Last week was #MuseumWeek, when museums, galleries and cultural institutions across the world took to Twitter to reveal their secrets. We gave you the lowdown on which London venues were worth a follow. We were watching the action unfold all week, to share with you the most interesting things we learned about London:
The Tower Of London has joined Twitter (previously having been encompassed under the Historic Royal Palaces account). The first tweet?
1,000 years of history. 140 characters. Hello Twitter!
— The Tower of London (@TowerOfLondon) March 23, 2015
- Meanwhile, we learned that Grant Museum of Zoology's Glass Jar of Moles has its own Twitter account to rival that of the Horniman Museum walrus.
- The Museum of London gift shop sells Thomas Crapper & Co Four-Ply toilet paper.
Natural History Museum showed us how Horniman Museum experts helped them put together the aquarium together for the new Coral Reefs exhibition:
— NaturalHistoryMuseum (@NHM_London) March 23, 2015
- That Beefeater selfie you took at the Tower of London? Not so original after all.
- There are rumours of a secret tunnel running between Churchill War Rooms and 10 Downing Street. We hate to say we told you so, but...
- What goes on in the judging process for Natural History Museum's Wildlife Photographer of the Year exhibition?
- The Transatlantic Telephone Room at Churchill War Rooms was top secret and disguised as the Prime Minister's toilet from the outside:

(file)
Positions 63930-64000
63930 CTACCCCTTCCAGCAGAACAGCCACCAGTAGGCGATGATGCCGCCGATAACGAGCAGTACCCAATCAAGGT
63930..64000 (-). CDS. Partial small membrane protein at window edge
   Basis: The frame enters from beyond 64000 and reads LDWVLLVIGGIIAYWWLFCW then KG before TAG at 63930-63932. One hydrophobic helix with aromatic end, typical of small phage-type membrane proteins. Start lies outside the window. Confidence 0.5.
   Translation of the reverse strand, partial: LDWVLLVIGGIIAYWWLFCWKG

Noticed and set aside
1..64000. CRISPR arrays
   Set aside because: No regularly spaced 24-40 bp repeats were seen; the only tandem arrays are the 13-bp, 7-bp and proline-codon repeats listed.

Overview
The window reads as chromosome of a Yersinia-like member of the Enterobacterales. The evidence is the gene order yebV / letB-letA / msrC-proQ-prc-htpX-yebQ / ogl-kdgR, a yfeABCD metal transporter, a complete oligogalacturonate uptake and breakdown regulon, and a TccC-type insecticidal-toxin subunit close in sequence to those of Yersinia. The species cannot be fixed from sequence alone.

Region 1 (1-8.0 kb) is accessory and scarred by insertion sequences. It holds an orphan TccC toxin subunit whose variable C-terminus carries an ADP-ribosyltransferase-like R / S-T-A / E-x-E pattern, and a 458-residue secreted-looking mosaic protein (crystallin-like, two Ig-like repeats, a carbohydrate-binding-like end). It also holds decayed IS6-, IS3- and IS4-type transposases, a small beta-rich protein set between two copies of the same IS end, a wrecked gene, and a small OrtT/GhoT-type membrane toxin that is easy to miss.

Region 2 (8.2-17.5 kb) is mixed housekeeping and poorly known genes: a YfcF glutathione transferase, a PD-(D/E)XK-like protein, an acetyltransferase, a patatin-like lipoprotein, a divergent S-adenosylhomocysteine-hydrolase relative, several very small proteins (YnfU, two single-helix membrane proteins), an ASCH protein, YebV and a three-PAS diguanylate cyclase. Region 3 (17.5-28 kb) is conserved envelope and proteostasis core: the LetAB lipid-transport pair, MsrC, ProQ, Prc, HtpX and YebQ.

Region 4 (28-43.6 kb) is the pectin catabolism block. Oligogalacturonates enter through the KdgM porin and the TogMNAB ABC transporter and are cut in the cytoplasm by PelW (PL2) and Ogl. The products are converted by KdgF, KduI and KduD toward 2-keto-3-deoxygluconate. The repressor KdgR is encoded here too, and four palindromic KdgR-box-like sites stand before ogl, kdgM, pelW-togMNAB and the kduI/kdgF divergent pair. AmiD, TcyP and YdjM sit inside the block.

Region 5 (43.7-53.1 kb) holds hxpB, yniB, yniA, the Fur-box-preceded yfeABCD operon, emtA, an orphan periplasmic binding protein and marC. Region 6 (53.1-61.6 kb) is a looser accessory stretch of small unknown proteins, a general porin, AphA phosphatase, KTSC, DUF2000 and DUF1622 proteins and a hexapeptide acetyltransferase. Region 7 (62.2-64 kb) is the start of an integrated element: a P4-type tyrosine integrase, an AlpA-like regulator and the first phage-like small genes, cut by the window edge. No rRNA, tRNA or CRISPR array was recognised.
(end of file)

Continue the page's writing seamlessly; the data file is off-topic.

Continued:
- Who was Ben Uri Gallery named after? (Yeah, Ben Uri, obviously, but who was he?)
- There used to be World War II bomb shelters with room for 700 people outside Geffrye Museum.
- Most museums display less than 1% of their collection at any one time (Grant Museum of Zoology does well on 8%).
- The Jewish Museum has chocolates left over from the Boer War. We're lucky if they last more than a week at Londonist HQ.
- Ever wondered how you clean a Harrier jet? Simples:
- The Royal Institution is home to Michael Faraday's safety spectacles.
- A pair of Egyptian clappers are the oldest musical instruments in Horniman Museum's collection.
- The Globe is the only public building with a thatched roof, since the Great Fire of London in 1666.
- Natural History Museum's sister branch at Tring is home to the polar bear which inspired Raymond Briggs's children's book, The Bear:
- Last but not least, if you're a fan of the tube roundel, take a look at London Transport Museum's call for roundel inspiration:
Want more museum trivia? See the rudest museum exhibits in London, the most mysterious museum exhibits in London, and our own personal contribution to Museum Week, how many nipples are there in the National Gallery?